Accusations of racism mar Labor primary celebration
A dramatic outburst by Knesset member Adisu Massala accused the Labor Party of racism, just as the final results of its primaries were being announced in Tel Aviv Tuesday.
“You are racists!” the Ethiopian immigrant shouted, spoiling what party leader Ehud Barak had hoped would be a unity fest. “It cannot be that the head of a party who wants to be the prime minister will abandon in such a racist way the Jews of Ethiopia.”
Massala accused Labor officials of selling him out and giving the slot to a representative of the Russian immigrant community, a larger voting bloc than the Ethiopian community.
Barak, who has worked hard to muster party support from minorities, ordered a recount of the vote.
The top five finishers in Monday’s primary were Knesset members Shlomo Ben-Ami and Yossi Beilin, former Israel Defense Force deputy chief and political newcomer Matan Vilnai, Jewish Agency for Israel chairman and former legislator Avraham Burg, and Knesset member Uzi Baram.
Ben-Ami will take the third spot in Labor’s roster of candidates, behind Barak and former Prime Minister Shimon Peres, whose slot behind Barak was uncontested.
In addition to Peres, slots have also been reserved for Labor candidates representing women and recent immigrants.
Barak has also sought to reserve a number of top slots for members of other political parties who may form a coalition with Labor before the elections are held.
One of those whom Barak is hoping to woo with a top slot is David Levy, who resigned last year as Prime Minister Benjamin Netanyahu’s foreign minister.
At Tuesday’s rally, the commotion began after Massala, who originally was said to have captured the new immigrants seat, was found to have received fewer votes than Russian Sofa Landver at the end of the day.
Massala said that he will petition the High Court of Justice. Colette Avital, the former consul general in New York, is also considering appealing the final placements.
After the results were announced, Massala got up on stage and made an impassioned speech, blaming the party and Barak for turning him into a “political victim” for Landver’s sake.
“I am a member of this party and wanted Ehud Barak to be the next prime minister,” Massala said. “But I am very disappointed. I was made the political victim, thrown out for Sofa Landver.
“I am going to create a public uproar,” he added. “This is a thing that should never happen…I personally will not forgive the Labor party and the chairman.
“A few months ago Barak went to ask forgiveness from the Sephardim. Next thing, he is going to have to ask the Ethiopians for forgiveness.”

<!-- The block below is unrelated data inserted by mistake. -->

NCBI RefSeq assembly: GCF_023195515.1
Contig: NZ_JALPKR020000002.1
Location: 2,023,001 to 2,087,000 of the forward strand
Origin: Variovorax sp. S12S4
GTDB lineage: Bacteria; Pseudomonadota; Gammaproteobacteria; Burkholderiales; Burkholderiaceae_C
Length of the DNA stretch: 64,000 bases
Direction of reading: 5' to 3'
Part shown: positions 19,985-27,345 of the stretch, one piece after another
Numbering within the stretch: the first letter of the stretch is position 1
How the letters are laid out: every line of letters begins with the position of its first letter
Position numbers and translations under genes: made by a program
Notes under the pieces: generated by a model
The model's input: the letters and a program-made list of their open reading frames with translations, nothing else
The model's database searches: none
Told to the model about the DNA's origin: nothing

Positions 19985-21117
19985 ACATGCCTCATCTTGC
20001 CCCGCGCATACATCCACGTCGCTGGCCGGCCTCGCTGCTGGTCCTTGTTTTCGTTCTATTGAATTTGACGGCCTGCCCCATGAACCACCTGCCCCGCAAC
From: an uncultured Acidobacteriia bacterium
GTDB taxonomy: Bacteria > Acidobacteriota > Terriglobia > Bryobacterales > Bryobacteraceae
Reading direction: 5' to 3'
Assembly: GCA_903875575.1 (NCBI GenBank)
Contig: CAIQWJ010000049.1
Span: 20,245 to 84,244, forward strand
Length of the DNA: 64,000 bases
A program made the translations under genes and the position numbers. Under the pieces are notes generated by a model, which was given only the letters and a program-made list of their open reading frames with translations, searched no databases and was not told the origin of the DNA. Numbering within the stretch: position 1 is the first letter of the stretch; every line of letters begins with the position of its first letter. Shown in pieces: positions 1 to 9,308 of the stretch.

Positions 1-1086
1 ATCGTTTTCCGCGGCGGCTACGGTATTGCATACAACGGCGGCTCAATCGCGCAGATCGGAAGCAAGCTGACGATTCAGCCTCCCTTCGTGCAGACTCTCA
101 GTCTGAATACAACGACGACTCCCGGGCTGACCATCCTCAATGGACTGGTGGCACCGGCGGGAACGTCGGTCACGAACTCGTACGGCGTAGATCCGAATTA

The incident was a severe blow to Barak, who had tried to portray the party as a home for all Israelis.
Barak later denied any wrongdoing. The Labor official who oversaw the subsequent recount, Dudu Pidut, said the results “prove without a doubt” that there had not been any vote tampering.
About 60 percent of the eligible 163,000 Labor Party members voted in Monday’s primary.
After the votes were tabulated Tuesday, Barak said he was “proud of the new list.”
Beilin, Baram and Ben-Ami have all been outspokenly dovish regarding the peace process with the Palestinians.
Beilin was an architect of the Oslo accords. Ben-Ami last year backed a motion in the Knesset — which was later defeated — for the establishment of a Palestinian state with eastern Jerusalem as its capital.
Barak is said to be hoping that Ben-Ami, a Moroccan-born history professor who finished 34th in the 1996 Labor primary, would draw Sephardi voters to the party.
Labor has long been an Ashkenazi stronghold. Derogatory remarks about Sephardim that Labor Knesset member Ori Orr made last year were an embarrassment for the party. As a result of those comments, Orr was temporarily suspended from his parliamentary duties.
It appears that Orr will be bumped from the Knesset in the upcoming elections, after he failed to place high enough in Monday’s primary.
Arab representatives were also squeezed out in the primaries. Nadia Hilu, who also failed to gain a realistic spot, took her cue from Massala and took the stage after him, calling the voting system “a joke,” which discriminates against both women and Arabs.
Because of the way the system is set up, Massala’s loss may have also put another person in danger of losing a spot. Avital, who came in third among the women candidates — after Dalia Yitzik and Yael Dayan — was to have been given the 20th seat on the list, which is reserved for a woman. However, now Avital will be pushed down to the next reserved women’s seat, as Landver will fill out the quota for women in the top 20.
Prime Minister Benjamin Netanyahu, speaking to reporters Tuesday, said the Labor Party is not worthy to govern. “This party has taken a sharp left turn, and it is not worthy of holding the fateful negotiations that will decide our future here.”
However, Monday’s big winner, Ben-Ami, rejected the criticism that the party is too left-leaning: “My position is very clear: Left is beautiful, whereas right is about destroying jobs as we saw in the last two years. Left is peace, whereas right is confrontation. Left is good relations with the United States, the right has destroyed the relations with the United States. Left is investing in education whereas the right has drastically cut budgets in education. So what’s the big deal about [the] right?”
The Jewish Telegraphic Agency contributed to this report.
(Tags: Israel, Politics, Knesset, Elections)